I had been gifted with size and strength, and a natural agility you couldn’t teach. Father Tim always shook his head in disbelief. The nickname came from the large paws I sported. At least that was what I thought. Homer always said it was because I hit like a twenty pound sledge. He would know.
Homer came to the orphanage, all 4 foot of him, when I was ten. Truth be told, he hadn’t grown much since then.  He would barely top five-two. It didn’t matter though, Homer had size where it counted…his heart. At least he used to.
When Homer came to the orphanage I was easily the biggest kid there, having been large even at an early age. Homer introduced himself by attempting to cold cock me. I remember the look on his face after he came off the ground and hit me with everything he had, only to see me smile at him. Homer learned about my fist first hand that day.
Homer looked like an alien when he finally came out of it, half his face swollen and purple. It was the beginning of a binding friendship, even though Father Tim made me run till I puked for hitting Homer.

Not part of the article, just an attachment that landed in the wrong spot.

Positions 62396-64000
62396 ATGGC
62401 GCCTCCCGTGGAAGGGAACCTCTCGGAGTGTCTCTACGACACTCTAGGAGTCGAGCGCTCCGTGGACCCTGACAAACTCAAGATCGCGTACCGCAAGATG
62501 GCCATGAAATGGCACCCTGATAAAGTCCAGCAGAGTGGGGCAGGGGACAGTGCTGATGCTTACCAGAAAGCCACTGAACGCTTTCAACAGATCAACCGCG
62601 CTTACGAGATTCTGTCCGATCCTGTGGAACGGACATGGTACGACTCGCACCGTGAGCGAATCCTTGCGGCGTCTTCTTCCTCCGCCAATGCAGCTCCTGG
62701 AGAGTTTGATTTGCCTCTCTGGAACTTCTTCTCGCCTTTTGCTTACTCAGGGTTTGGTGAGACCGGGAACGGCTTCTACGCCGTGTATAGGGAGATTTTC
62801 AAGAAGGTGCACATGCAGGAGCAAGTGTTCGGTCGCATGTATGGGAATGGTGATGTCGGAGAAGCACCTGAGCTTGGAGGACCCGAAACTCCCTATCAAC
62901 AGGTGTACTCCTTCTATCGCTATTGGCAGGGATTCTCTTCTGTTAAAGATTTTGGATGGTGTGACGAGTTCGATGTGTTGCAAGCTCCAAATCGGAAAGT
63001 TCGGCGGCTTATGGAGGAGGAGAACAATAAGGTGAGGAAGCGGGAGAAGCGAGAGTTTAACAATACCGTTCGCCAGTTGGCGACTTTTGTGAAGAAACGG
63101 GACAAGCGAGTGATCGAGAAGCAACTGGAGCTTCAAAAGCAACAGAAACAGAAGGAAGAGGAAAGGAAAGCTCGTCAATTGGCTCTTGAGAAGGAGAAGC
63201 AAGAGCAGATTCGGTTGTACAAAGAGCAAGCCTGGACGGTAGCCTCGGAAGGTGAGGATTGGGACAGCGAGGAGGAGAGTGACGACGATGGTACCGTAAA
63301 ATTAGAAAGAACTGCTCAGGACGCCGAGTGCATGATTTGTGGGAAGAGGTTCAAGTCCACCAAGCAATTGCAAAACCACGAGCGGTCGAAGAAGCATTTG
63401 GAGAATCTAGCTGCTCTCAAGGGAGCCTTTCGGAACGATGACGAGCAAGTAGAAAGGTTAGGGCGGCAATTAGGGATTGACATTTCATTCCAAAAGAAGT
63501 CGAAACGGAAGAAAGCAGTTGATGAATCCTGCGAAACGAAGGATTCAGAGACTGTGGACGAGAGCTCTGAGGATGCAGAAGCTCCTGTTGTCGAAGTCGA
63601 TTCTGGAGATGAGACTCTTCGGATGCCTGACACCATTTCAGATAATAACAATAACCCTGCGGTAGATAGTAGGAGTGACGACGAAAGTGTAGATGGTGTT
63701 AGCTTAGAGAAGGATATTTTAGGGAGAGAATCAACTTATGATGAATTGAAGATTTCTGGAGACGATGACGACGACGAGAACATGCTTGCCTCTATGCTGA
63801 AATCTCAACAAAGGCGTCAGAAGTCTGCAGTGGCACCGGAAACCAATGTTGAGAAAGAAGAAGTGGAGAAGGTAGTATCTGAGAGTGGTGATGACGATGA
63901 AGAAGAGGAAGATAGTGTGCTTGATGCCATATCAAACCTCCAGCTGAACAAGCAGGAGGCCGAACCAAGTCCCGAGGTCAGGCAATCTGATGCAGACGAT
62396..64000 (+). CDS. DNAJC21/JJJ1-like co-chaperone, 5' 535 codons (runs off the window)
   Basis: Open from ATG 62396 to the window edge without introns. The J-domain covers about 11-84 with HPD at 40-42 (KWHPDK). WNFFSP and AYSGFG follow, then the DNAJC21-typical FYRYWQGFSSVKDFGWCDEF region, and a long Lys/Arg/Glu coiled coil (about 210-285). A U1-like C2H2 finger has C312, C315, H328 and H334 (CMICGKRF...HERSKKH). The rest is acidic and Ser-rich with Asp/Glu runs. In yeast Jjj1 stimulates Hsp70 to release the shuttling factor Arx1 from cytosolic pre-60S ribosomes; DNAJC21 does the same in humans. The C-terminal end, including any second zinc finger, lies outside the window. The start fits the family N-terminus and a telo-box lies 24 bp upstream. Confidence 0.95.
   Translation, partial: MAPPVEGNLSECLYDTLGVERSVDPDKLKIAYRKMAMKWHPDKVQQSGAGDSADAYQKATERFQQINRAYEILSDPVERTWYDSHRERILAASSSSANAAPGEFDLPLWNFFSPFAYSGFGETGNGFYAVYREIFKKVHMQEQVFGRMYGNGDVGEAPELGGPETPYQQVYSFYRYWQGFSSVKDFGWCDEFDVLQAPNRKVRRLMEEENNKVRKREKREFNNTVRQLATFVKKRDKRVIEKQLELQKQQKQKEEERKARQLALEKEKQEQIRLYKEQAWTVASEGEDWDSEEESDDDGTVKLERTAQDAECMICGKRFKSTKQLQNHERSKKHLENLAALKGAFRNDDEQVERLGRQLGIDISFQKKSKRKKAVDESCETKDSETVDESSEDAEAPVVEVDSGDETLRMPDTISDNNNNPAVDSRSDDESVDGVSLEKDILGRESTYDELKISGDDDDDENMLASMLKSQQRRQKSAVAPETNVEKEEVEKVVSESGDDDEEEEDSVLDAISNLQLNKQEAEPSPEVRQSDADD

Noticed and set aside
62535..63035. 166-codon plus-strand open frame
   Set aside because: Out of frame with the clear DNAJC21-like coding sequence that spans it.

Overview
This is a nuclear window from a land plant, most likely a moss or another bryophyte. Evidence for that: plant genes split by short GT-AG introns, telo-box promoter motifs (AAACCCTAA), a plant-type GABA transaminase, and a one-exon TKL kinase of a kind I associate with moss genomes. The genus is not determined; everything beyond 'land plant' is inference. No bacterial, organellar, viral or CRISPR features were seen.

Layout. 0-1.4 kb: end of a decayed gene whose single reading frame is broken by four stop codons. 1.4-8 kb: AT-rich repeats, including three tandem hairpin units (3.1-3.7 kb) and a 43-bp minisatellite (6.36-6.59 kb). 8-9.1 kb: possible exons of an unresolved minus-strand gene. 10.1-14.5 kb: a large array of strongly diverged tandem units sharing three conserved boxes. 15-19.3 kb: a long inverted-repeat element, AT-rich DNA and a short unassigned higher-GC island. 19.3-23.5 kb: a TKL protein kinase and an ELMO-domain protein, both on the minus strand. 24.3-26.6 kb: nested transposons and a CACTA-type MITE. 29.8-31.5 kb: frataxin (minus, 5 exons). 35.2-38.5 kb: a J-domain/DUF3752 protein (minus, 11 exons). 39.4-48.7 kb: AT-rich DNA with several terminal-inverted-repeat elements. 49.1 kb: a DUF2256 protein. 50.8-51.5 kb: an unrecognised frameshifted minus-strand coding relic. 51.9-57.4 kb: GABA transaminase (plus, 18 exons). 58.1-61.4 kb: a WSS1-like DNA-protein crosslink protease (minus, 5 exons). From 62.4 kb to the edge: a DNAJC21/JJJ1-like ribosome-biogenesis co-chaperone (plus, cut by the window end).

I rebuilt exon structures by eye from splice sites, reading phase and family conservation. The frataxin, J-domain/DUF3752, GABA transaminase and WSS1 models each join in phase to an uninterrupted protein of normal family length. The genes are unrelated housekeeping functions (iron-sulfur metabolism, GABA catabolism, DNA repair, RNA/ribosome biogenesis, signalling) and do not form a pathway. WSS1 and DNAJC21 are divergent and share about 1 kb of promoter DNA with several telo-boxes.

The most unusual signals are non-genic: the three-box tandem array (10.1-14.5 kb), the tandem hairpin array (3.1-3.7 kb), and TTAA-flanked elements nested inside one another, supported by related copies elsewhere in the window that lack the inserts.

I was only five when I graced Father Tim’s doorstep. The sad part of it was I caused myself to be an orphan. The memories always stayed with me, haunted me at times. My father had left us that year. I guess six kids and a battle with the bottle had been too much for him.
I never minded him leaving. He was an ass, with a capitol A. Mom was the best though, always doing whatever it took in order to give us whatever she could. We got by. Luckily the place on Parnel, in Bridgeport, a vastly integrated neighborhood in Chicago, had two separate apartments to rent to provide us a small amount of income. Mom couldn’t work, having four young kids in the house to take care of, but she took in washing and mending when she could.